Johnston was born in Collingwood, Ontario Canada, and grew up in British Columbia. Her father was a jeweller, her mother a calligrapher and bookkeeper.
Johnston attended the Vancouver School of Art — hoping to make a career as an artist. Her main interest was animation. After two years of Art College, she took a job in an animation studio in Vancouver, where she worked in the ink and paint department, and began to apprentice as an animator.
Shortly after getting married, she moved to Ontario in 1969, and got a job as a medical illustrator at McMaster University.
In 1972 she discovered that she was expecting her first child, Aaron, and left McMaster to work at home. Her obstetrician challenged her to do some drawings for the ceilings above his examining tables. These were published in a book called "David, We're Pregnant," which sold over 300,000 copies.
Shortly after the publication of her first book, she was divorced and worked as a commercial artist — free-lancing from a greenhouse she had turned into a studio.
In 1975, "Hi Mom, Hi Dad" was published, a sequel to "David." By this time she was remarried. She continued to freelance until her daughter Katie was born. "Do They Ever Grow Up?" was the third publication in her first sequence of books about parenting. Not long after this book was published, the Johnston family relocated to Lynn Lake, Manitoba.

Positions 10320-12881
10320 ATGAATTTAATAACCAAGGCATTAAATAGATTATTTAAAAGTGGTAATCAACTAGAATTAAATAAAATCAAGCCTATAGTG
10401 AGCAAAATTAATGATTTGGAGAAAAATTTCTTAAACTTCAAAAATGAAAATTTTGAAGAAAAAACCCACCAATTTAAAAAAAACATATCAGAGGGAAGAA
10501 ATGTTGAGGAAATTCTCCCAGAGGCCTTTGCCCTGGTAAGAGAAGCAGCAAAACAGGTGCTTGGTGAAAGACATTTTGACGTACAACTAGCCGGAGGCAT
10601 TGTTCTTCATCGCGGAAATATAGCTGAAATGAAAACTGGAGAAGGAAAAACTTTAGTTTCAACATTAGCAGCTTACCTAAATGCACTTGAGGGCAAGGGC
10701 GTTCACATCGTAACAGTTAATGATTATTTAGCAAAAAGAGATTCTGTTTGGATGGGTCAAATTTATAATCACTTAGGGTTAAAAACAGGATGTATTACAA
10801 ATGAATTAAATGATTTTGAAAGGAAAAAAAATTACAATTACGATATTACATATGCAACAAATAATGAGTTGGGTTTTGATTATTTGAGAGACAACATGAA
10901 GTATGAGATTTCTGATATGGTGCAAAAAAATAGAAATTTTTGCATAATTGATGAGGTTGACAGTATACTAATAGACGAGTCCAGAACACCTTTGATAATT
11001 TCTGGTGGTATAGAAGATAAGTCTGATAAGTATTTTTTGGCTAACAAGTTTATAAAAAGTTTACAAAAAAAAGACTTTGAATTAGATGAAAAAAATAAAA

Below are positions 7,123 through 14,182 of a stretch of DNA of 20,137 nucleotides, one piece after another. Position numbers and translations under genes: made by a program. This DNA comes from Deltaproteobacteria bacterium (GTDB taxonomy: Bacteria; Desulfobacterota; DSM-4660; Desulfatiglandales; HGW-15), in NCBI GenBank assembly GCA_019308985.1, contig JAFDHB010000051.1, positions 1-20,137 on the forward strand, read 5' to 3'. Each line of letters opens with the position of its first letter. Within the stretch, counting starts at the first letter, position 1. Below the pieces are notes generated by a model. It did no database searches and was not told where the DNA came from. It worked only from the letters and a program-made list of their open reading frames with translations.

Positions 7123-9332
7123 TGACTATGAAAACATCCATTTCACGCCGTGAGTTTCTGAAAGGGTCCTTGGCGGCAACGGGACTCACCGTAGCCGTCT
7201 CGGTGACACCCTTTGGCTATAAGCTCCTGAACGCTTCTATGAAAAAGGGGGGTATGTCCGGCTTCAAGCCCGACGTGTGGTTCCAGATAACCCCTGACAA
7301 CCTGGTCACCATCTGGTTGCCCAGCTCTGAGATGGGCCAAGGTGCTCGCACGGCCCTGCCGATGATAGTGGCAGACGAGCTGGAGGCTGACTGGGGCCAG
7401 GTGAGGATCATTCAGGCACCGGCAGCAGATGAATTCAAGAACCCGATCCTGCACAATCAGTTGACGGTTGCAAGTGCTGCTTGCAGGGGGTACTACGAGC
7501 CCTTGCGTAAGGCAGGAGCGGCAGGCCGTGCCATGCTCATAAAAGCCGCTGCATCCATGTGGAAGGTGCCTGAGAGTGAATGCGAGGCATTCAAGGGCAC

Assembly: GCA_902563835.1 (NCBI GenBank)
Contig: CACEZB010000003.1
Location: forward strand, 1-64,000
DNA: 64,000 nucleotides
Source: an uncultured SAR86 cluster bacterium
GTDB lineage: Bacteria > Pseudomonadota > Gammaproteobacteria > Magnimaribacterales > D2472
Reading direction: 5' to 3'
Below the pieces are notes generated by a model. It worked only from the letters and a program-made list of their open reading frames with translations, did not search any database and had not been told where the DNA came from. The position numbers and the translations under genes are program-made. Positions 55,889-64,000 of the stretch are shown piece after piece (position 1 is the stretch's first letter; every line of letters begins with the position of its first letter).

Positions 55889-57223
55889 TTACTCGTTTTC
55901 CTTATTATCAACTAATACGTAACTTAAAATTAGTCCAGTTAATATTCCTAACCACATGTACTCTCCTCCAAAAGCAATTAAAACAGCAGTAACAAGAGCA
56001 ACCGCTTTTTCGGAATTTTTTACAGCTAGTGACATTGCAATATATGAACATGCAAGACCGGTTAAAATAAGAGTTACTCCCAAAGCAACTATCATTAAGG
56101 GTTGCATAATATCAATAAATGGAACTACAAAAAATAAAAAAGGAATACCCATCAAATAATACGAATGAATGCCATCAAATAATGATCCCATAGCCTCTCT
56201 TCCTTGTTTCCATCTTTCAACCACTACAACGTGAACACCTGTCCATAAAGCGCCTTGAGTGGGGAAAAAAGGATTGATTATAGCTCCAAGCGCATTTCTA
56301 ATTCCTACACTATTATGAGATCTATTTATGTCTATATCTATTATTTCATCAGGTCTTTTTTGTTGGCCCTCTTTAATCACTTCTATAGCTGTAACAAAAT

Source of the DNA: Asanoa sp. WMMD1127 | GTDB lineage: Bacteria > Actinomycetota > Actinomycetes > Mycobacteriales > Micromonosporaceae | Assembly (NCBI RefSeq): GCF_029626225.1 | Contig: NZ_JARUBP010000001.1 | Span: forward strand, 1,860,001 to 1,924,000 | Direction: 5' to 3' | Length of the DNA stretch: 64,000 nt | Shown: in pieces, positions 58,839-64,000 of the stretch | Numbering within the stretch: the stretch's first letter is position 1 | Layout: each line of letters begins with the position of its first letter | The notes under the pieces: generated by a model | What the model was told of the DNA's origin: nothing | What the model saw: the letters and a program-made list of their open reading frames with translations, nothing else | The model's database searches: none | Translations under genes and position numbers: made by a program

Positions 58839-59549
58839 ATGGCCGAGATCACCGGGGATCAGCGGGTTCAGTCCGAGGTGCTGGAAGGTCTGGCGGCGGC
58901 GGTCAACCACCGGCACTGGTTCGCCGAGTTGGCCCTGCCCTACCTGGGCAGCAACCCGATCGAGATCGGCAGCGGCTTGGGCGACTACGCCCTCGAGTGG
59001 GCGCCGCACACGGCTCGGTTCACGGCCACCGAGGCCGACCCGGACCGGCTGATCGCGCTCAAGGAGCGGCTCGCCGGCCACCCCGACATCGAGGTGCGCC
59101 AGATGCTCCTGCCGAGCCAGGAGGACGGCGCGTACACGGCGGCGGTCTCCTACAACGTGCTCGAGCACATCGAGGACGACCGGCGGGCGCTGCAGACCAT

In 1978, Universal Press Syndicate saw the three books, and asked if Johnston was interested in doing a daily comic strip. She signed a twenty-year contract, and the work on For Better or For Worse began.
Today, Johnston lives in Corbeil, Ontario. She was the first woman to receive a Reuben Award for Cartoonist of the Year by the National Cartoonists Society in 1985. She has been nominated for a Pulitzer Prize, has received the Order of Canada, and claims a star on Canada's Walk of Fame.
For Better or For Worse has been syndicated since 1979, and was named Best Syndicated Comic Strip in 1992. For Better or For Worse appears in more than two thousand newspapers in twenty-three countries, and is translated into eight languages for a devoted readership of more than 220 million. The strip continues to appear in newspapers as reruns, and also boasts a lively web presence at www.fborfw.com